Live in harmony with one another. Do not be haughty, but associate with the lowly. Never be wise in your own sight. Repay no one evil for evil, but give thought to do what is honorable in the sight of all. If possible, so far as it depends on you, live peaceably with all. Beloved, never avenge yourselves, but leave it to the wrath of God, for it is written, “Vengeance is mine, I will repay, says the Lord.” To the contrary, “if your enemy is hungry, feed him; if he is thirsty, give him something to drink; for by so doing you will heap burning coals on his head.” Do not be overcome by evil, but overcome evil with good. (Romans 12:16–21)
Feeding, giving something to drink, living peaceably, associating with the lowly, this is the way of Christ.
Of course, however, love never stops there. As biblical counselors we know that love involves patiently listening and sacrificial service, but we also know that it involves more than that. It necessarily involves our words as well.
As we’re reminded in the Proverbs,
There is one whose rash words are like sword thrusts,
but the tongue of the wise brings healing. (Proverbs 12:18)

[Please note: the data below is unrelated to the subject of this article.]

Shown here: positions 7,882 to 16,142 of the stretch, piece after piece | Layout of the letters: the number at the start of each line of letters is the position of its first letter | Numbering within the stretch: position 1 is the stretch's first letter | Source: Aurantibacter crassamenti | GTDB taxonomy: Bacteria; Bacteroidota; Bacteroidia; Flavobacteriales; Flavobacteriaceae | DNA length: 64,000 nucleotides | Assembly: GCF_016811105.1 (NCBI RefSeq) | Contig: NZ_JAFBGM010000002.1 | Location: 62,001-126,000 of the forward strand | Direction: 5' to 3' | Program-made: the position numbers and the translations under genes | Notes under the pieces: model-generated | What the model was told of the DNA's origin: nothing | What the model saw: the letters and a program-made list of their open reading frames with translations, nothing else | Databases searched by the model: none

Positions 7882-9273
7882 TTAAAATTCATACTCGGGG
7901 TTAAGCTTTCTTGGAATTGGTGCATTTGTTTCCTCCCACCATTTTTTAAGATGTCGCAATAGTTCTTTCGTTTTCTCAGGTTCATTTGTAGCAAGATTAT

The tongue of the wise doesn’t simply stay shut. The tongue of the wise brings healing. But it doesn’t brings healing by speaking opinion or reiterating political talking points. The tongue of the wise brings healing by speaking truth.
Rather, speaking the truth in love, we are to grow up in every way into him who is the head, into Christ, from whom the whole body, joined and held together by every joint with which it is equipped, when each part is working properly, makes the body grow so that it builds itself up in love. (Ephesians 4:11-16)
The biblical counseling movement has been built upon the ultimate conviction of the sufficiency of Scripture. Since its inception it has repeatedly banged the drum of sufficiency asserting (rightly) that, in the counseling room, people don’t need the latest secular theories or philosophies, they need Jesus! And this increasingly divided moment in our country ought to remind us that the exact same thing is true outside of the counseling room.
The political divisions in our country have been formed and reinforced by getting citizens of different demographics and values to adopt one of generally two competing narratives. But, as biblical counselors who have inevitably sat with feuding couples as each passionately shares their side of the story, we ought to know: neither is completely accurate. Both tend to be motivated by their own selfish and self-justifying goals and both are desperately trying to maintain the control and power they believe will help them achieve those goals.